Wednesday, January 17, 2007

American Idolatry

AMERICAN IDOL opened tonight to highest-rated opening in its six-year run, with more than 37 million people watching.

There is something very bizarre about this cultural phenomenon. As a musician (I went to Berklee College of Music in Boston) and a singer myself, I was offended by the whole idea of the show. It seemed antithetical to finding true musical talent by trying to groom a new pop star, so I skipped watching the first season of the show. My wife, however, started watching it, and I ended up seeing a few shows towards the end of the season. The choice of Kelly Clarkson as the winner only confirmed my suspicions of misplaced talent. We ended up seeing her perform at the Grammys the following year, and outside the studio setting, she is truly awful and can't carry a tune.

When season 2 began, my wife and I had just moved into our new home, so I started watching it regularly with her. It was at this point that I got hooked to the show. They have tweaked the format a bit (including voting rules) so that the show is a little bit fairer, and the judges seem to be looking for different kinds of talent now. Seeing Reuben Studdard, a blues singer, win this season was worth it.

The show is very addictive. Like 49 Up, once you see the contestants in an early week, you want to see what happens to them. There are certainly valid criticisms of the show. The opening two weeks are all about the comedy of humiliation. The open auditions deliberately siphon all the worst singers into auditions in front of the three judges (most don't make it that far) just so we can laugh at their reactions. In last night's season opener, there were several people who left crying. Numerous people quit their jobs to travel across the country for the auditions, only to get heckled on national TV. Some of the auditionees are very young, many are 16. They are not mentally prepared for this. I've always felt (as has Simon) that they should set the age limit at 18. But the record producers want the teeny-bop audience.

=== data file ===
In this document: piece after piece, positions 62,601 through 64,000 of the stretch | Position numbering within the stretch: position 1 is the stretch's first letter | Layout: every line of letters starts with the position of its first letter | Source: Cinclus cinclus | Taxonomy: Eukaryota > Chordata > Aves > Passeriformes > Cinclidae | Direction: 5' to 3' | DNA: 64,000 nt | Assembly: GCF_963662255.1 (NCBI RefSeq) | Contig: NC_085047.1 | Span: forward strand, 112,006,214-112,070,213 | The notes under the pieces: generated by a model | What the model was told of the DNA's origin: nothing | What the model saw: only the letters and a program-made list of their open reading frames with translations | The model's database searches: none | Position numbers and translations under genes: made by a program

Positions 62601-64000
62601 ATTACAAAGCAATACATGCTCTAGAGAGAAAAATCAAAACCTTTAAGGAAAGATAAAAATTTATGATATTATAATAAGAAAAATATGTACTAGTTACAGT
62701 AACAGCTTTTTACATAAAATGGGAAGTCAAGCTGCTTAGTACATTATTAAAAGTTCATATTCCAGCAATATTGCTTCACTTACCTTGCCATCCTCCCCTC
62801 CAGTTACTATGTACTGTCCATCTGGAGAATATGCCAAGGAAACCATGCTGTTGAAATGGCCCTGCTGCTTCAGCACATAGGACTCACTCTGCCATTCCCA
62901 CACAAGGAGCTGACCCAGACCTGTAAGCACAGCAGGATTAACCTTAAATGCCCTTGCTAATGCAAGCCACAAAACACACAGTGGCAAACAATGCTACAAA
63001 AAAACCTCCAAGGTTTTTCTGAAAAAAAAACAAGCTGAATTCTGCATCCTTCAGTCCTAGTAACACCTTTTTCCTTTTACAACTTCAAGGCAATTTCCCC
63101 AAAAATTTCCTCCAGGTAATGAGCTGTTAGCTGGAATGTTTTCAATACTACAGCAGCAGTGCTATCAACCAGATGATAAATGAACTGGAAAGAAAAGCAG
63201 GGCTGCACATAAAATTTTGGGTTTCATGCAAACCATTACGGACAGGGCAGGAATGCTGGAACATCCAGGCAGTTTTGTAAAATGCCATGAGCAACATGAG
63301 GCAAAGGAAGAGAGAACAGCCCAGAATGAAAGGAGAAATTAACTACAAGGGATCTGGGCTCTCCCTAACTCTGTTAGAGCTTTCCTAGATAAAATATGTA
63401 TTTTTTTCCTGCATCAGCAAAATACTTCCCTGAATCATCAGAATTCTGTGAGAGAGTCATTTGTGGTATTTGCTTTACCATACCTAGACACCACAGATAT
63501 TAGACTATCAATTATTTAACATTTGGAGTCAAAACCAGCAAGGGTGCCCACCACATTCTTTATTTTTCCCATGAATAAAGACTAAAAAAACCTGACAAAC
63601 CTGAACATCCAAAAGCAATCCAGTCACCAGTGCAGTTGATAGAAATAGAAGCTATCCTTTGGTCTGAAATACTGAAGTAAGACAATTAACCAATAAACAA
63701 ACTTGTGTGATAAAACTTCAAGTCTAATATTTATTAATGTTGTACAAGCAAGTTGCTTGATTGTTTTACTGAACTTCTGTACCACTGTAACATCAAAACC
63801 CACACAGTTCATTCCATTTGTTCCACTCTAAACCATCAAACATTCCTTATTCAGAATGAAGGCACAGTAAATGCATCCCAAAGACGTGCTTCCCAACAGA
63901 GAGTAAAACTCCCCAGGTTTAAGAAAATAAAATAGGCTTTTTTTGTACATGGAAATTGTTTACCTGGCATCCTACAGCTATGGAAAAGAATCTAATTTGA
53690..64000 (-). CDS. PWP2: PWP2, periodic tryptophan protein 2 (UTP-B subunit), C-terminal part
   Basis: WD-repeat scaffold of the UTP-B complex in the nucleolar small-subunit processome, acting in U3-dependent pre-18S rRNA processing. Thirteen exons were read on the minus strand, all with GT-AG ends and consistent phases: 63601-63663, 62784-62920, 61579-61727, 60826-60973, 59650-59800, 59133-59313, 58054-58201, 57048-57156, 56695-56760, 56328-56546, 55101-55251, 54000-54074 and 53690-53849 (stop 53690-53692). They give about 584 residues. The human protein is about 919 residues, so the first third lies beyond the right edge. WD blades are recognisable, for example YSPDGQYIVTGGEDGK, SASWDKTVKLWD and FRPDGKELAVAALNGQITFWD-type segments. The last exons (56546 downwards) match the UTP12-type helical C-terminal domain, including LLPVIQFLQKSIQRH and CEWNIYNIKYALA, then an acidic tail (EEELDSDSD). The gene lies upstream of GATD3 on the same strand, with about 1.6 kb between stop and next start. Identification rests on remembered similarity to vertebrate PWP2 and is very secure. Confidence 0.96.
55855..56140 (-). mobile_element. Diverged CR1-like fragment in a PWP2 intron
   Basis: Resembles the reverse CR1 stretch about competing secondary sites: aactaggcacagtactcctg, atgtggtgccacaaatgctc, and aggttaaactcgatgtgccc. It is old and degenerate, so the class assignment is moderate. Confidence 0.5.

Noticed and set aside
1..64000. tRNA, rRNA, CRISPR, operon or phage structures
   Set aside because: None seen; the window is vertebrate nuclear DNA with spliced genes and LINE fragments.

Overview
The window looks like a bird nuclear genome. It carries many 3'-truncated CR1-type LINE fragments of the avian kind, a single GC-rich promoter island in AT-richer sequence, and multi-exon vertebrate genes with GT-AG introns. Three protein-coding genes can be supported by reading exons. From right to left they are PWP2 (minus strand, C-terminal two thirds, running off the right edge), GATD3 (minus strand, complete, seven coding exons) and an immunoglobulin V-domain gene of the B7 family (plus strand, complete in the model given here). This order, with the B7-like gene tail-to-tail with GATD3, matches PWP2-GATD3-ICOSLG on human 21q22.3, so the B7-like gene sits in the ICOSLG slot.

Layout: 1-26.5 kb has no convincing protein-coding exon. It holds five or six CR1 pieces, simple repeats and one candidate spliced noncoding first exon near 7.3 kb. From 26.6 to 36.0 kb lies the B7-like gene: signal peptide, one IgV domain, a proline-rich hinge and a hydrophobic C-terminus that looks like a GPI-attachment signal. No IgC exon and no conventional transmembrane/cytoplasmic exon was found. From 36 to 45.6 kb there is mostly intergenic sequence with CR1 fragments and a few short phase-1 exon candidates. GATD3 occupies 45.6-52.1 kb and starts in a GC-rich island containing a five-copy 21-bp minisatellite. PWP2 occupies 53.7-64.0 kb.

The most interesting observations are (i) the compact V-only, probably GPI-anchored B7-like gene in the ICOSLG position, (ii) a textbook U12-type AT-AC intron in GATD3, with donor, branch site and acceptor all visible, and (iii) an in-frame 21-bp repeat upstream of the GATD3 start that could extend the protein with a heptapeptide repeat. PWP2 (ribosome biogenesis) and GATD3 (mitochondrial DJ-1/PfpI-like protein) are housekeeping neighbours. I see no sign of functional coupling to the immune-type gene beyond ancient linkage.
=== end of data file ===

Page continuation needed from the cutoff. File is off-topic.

Which is weird. The show's core audience is not kids... it's adults! That's why they get guests like Barry Manilow, Prince, Gene Simmons and other people only 40+ audience members would recognize. Most of the contestants do not even know who these people are. Last night they had Jewel. Rumors are that Paul McCartney is a big fan of the show and may appear this year, which would also open up the Beatles songbook for them.

I can see why some viewers are turned off in the first few weeks. But at the same time, they plant the seeds for some of the good singers. You can see the excitement in the judges' eyes when someone good finally starts singing.

By the time you get to the Hollywood round of the auditions, the humiliation is, for the most part, over, and the show becomes about watching talent develop. I think Clay Aiken probably showed the most development over the course of the show. The intensive rehearsals they do between each show helps each singer blossom over the three-month course of the show, so that by the time you get to the end, it's very satisfying to see the top 6 or so.

If there's any doubt about the success of the show, Jennifer Hudson is a stunning example of success. She was eliminated early on in season three, and last night won a Golden Globe for her amazing performance in DREAMGIRLS.

I can't guess from last night's show who might make it to the final 12. But I did like the young version of Charo, whose "koochie-koochie" demeanor is very endearing. It will be interesting to see if she can do more than Latin music without making people laugh. There's also one great story in the making already; a 16 year-old boy who auditioned against his parents' wishes (he was the only one auditioning without his parents there) made it to the Hollywood round, and when he called his parents to tell them, it's the first time he heard them say "we're proud of you." He cried like a baby.
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